CBS, Fox and the other TV broadcasters are delivering more shows on demand through pay-TV services to wean audiences off digital video recorders, which let viewers skip through commercials.
More ads mean more revenue for the TV industry. Comcast Corp., owner of NBC and the largest U.S. pay-TV service, is offering the 100 most popular shows on demand in the new TV season that’s just begun, including “Modern Family” and “The Amazing Race.”
“This platform has reached critical mass and has become deeply integrated into how customers watch TV,” Matthew Strauss, a senior vice president at Comcast, said in an interview. “On demand has always been growing, and it’s growing faster now than we’ve ever seen it.”
As many as a third of viewers today watch shows after their original air date, and each one who hits the fast-forward button on the TiVo player represents a loss for the TV industry, which generates about $70 billion in annual ad sales. Video-on-demand libraries, which free consumers from the task of setting up recordings in advance, are available in about 60 percent of households, according to Nielsen.
Customers of Philadelphia-based Comcast consume twice as much TV on demand as they did three years ago, according to Strauss. Deals with programmers like Walt Disney Co.’s ABC, CBS Corp. and 21st Century Fox Inc. have expanded the cable company’s VOD library to full seasons of 550 shows from just six.
The growth in VOD is a major factor in the TV industry’s push for a new advertising formula. With viewers unable to skip commercials, networks now want to get paid for spots seen as many as seven days after a live telecast.
The cost of a 15- or 30-second commercial is based on the size and demographics of a show’s audience. Advertisers already pay for ads seen in the first three days after the first telecast of a show -- provided no one hits the fast-forward button. Broadcasters and cable networks could generate an additional $400 million in ad sales if 70 percent to 80 percent of DVR users convert to VOD, according to Laura Martin, an analyst with Needham & Co.
“It recaptures money that has been lost to the DVR,” Martin said in an interview. The DVR “has been slowing growth for 10 years.’
The majority of VOD viewing takes place after those three days, when advertisers are less likely to buy commercials. Many of the ads that run later are network promotions.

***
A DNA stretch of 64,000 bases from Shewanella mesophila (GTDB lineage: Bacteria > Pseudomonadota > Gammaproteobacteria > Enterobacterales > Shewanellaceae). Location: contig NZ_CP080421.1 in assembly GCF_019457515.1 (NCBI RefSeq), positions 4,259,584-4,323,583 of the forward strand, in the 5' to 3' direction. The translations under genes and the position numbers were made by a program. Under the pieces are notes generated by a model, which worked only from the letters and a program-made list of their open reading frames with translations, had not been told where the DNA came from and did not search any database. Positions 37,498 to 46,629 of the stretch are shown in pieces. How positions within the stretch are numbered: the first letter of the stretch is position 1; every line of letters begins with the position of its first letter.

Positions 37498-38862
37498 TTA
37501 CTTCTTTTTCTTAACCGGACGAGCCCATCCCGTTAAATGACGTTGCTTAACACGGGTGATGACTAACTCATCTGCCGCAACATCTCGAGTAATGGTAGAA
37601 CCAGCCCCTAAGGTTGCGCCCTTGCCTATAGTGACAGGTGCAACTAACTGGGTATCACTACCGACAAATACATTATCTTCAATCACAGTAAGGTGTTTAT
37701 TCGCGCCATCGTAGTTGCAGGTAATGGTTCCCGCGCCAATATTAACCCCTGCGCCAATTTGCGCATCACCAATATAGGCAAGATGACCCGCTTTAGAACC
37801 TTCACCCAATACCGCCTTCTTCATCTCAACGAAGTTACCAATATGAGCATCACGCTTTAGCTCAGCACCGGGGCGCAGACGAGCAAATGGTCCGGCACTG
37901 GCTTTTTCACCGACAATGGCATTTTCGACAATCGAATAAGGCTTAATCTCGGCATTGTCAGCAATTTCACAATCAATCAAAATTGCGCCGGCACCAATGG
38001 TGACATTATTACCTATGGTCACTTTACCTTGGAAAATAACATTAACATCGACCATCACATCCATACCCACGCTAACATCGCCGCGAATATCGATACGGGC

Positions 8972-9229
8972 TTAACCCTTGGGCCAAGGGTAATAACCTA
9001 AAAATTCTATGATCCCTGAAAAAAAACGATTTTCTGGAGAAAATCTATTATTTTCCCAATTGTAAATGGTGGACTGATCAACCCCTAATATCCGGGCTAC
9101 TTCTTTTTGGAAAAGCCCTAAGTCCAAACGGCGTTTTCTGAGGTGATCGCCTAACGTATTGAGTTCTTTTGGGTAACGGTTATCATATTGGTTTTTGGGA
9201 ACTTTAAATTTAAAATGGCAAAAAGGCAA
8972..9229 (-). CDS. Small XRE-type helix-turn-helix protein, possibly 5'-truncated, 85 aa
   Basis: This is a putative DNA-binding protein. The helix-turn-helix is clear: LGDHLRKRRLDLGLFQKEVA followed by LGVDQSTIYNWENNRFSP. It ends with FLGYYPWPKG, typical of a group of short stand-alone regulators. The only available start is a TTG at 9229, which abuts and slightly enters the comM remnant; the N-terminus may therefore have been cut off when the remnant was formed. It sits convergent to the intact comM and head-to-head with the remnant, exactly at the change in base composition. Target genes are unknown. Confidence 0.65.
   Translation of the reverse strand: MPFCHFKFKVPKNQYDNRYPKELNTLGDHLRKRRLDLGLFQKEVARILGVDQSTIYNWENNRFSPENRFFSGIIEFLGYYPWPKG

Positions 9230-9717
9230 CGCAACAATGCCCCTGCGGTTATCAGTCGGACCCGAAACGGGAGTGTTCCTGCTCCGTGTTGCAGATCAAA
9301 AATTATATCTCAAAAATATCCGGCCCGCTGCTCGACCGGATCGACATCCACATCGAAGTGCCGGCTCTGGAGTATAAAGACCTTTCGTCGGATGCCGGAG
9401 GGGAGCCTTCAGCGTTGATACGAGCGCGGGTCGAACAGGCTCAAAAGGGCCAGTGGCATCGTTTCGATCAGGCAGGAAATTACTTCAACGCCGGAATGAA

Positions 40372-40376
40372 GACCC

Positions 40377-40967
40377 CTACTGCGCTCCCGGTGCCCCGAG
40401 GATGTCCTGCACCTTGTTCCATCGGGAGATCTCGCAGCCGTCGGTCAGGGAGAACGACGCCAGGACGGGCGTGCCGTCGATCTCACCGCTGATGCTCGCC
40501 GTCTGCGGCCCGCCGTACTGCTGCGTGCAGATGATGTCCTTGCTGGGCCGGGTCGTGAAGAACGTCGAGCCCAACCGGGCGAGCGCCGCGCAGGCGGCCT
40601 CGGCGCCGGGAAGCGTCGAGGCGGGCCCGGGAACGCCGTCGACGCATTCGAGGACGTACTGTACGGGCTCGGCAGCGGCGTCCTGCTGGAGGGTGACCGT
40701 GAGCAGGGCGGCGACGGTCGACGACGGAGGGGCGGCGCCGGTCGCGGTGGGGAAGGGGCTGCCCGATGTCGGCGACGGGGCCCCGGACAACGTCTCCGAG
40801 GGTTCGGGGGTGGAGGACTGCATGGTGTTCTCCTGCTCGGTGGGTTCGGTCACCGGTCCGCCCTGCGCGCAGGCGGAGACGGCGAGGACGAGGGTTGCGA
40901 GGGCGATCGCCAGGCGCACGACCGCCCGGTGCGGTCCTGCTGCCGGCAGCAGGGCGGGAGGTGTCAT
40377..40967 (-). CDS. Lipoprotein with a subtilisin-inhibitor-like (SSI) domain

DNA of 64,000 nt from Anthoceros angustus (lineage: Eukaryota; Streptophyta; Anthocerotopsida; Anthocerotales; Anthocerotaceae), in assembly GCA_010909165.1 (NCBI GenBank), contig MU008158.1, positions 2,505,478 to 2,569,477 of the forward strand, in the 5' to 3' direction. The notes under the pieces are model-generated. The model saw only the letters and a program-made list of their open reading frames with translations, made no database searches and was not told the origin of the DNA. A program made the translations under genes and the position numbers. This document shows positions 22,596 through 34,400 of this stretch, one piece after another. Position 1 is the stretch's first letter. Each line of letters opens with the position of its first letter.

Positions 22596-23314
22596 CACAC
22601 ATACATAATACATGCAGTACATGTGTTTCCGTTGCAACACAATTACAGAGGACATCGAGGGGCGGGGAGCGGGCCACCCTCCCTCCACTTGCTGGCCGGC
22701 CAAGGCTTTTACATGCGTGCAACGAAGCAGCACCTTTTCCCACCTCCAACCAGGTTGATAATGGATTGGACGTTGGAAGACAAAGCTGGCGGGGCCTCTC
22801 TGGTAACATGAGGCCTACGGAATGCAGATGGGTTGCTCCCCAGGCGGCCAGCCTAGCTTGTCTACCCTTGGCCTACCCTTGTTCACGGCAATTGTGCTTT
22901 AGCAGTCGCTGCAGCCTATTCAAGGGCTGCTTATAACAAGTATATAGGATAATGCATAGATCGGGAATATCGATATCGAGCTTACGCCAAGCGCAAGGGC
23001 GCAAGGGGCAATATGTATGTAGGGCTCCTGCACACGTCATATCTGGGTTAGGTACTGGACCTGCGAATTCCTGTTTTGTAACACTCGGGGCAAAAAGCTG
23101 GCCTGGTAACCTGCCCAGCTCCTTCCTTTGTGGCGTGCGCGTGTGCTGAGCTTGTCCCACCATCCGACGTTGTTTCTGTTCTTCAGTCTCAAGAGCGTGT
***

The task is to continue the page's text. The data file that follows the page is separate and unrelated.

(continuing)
If the big four networks can persuade marketers to pay for viewing up to seven days later, they could add 3 percent to 5 percent to their combined prime-time ad sales of $10 billion to $11 billion, according to Martin. That’s on top of the $400 million figure the industry stands to gain from retiring DVRs.
Some advertisers, including WPP Plc’s Group M, are factoring seven days of viewing into their spending for the first time this TV season. Others are resisting the switch, saying the numbers don’t add up yet.
‘‘We don’t want to have to pay for something we’re already getting for free,” said Chris Geraci, president of national broadcast at Omnicom Media Group, an advertising agency. “The differential is pretty slight. It’s just not that big a deal.”
The networks expect that to change now that more of their shows are available and consumers have demonstrated an appetite for on-demand services like Netflix Inc. The impact of delayed viewing varies by show, with some, such as ABC’s “Modern Family” and Fox’s “Sleepy Hollow,” increasing their audiences by 6 percent or more in days four to seven.
“You see these massive gains,” said Will Somers, Fox’s senior vice president of research. “What we learned about ‘Sleepy Hollow’ is that the sampling tail will be extremely long. It continues to rack up viewership as the show moves forward.”
The delayed viewing may also be saving shows that would otherwise be canceled, according to Billie Gold, vice president and director of TV programming research at Carat, a media planning and buying unit of Denstu Inc.
“Networks are being more patient because they feel they are getting a lot in seven-day time shifting,” Gold said.
These numbers give networks a chance to counter the gradual migration of fans to other media. Even with delayed viewing, the Big Four lost about 2 percent of their audience last season, according to Nielsen data. Young viewers are the most ardent defectors.
The median age for the four networks rose to 55.4 years from 50.6 over the past five years, according to David Poltrack, CBS’s head of research. The median VOD audience is eight years younger, he said, and earns $18,000 a year more than linear TV viewers.
“There is an incentive for advertisers to make a deal because they get that four to seven days worth of exposure with what has proven to be a younger, more upscale audience,” said Poltrack.
(An earlier version of this story was corrected to fix a reference to full seasons of shows available on demand.)